This just in

Malaysia Airlines website hacked by ISIS supporters

8:54am ET

Malaysia Airlines confirmed Monday that its website had been "compromised," but it said that no customer data was at risk.

On Sunday night, the website displayed the message "ISIS will prevail" and a fake "404" page reading "Plane not Found." Malaysia Airlines Flight 370, which disappeared last March, has yet to be found.

Other "404" messages on the site featured a lizard wearing a top hat and a monocle. The "Lizard Squad" hacker group, which refers to itself as the "Cyber Caliphate," has taken responsibility for the attack on Malaysia Airlines' website. The Lizard Squad Twitter account accused Malaysia Airlines of "lying," saying that customer data had indeed been compromised.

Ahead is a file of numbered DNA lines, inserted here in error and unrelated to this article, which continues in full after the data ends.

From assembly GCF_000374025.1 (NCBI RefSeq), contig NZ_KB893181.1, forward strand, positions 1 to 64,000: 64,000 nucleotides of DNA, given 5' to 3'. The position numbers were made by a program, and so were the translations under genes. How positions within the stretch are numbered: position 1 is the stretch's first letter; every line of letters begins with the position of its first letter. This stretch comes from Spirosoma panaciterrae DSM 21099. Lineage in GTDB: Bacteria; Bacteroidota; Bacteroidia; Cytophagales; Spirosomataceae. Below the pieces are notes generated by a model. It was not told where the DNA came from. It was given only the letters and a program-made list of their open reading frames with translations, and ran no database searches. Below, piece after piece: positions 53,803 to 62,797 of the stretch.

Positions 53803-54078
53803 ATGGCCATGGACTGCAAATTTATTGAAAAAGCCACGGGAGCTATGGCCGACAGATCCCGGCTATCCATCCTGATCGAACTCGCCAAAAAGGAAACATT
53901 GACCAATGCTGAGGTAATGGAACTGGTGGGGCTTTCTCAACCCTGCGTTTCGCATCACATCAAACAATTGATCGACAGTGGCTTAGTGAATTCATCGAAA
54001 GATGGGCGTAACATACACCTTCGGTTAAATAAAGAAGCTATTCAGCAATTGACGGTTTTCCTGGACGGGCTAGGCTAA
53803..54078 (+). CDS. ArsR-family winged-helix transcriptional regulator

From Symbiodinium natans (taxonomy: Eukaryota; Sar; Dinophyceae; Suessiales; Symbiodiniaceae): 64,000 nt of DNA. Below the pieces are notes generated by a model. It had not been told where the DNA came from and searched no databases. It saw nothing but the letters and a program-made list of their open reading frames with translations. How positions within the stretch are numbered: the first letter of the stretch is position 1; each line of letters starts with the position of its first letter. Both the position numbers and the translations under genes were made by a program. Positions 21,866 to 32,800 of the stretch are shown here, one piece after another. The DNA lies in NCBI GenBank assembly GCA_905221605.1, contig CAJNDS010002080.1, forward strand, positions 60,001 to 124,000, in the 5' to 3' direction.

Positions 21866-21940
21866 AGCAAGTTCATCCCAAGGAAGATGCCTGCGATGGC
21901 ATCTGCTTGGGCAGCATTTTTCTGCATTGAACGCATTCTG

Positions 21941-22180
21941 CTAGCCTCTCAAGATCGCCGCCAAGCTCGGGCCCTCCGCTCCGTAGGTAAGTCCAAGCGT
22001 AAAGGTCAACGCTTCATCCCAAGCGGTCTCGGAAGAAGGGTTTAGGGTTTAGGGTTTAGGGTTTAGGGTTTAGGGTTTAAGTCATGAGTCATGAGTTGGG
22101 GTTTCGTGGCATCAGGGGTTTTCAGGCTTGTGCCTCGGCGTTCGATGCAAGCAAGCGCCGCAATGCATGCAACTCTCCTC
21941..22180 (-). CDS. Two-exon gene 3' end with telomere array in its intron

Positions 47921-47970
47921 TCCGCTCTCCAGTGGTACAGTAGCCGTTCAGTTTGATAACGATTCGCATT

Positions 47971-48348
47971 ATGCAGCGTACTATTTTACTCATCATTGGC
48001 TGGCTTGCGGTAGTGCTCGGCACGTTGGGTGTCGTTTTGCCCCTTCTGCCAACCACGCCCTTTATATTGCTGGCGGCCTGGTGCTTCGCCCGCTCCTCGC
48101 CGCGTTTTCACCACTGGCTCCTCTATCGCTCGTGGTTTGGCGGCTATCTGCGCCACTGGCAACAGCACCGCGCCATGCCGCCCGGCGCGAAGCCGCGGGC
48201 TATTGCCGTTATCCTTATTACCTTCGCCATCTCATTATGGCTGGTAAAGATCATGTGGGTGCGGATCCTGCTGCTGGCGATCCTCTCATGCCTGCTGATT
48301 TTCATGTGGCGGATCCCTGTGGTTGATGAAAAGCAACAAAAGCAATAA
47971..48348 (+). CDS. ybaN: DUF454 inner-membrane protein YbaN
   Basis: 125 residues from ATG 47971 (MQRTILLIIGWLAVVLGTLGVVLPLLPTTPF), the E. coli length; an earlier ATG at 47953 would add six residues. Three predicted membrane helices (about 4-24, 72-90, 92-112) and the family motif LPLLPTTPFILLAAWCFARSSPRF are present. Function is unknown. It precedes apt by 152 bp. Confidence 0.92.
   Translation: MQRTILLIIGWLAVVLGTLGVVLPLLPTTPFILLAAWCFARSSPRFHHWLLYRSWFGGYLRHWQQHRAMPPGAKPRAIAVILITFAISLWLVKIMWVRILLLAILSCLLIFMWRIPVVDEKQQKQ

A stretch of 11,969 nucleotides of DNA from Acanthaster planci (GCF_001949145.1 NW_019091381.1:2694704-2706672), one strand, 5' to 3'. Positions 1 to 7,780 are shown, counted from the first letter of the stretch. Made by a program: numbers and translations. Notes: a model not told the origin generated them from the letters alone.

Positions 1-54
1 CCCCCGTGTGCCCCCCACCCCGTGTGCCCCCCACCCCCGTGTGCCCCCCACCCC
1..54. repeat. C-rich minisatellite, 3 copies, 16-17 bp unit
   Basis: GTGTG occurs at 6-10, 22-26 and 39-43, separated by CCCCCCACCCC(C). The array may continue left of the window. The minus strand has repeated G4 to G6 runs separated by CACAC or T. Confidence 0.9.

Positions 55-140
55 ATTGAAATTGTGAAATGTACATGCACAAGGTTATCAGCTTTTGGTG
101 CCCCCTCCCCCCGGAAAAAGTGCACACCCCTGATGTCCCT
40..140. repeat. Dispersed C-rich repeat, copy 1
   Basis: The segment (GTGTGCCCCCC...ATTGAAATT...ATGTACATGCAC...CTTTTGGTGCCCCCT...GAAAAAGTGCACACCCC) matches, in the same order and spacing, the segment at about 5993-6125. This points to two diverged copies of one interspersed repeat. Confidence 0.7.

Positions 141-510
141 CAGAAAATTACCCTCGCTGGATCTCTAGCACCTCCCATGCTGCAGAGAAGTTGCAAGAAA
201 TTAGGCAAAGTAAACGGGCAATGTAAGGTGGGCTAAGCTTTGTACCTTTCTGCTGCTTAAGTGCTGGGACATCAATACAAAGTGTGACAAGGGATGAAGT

Malaysia Airlines released a statement on its Facebook page asserting that "user data remains secured."


French court forbids parents from naming daughter 'Nutella'

8:03am ET

A French court has ruled that a couple's decision to name their child "Nutella" was "contrary to the child's interest." The court also ruled the same for another child who had been named "Strawberry."

The Valenciennes court renamed the child formerly known as "Nutella," giving her the name "Ella" when her parents failed to show up at a court date in November. The baby was born in September, according to French newspaper La Voix Du Nord.

The court noted that "Nutella" is "the trade name of a spread," and naming a child "Nutella" would "only lead to teasing or disparaging thoughts."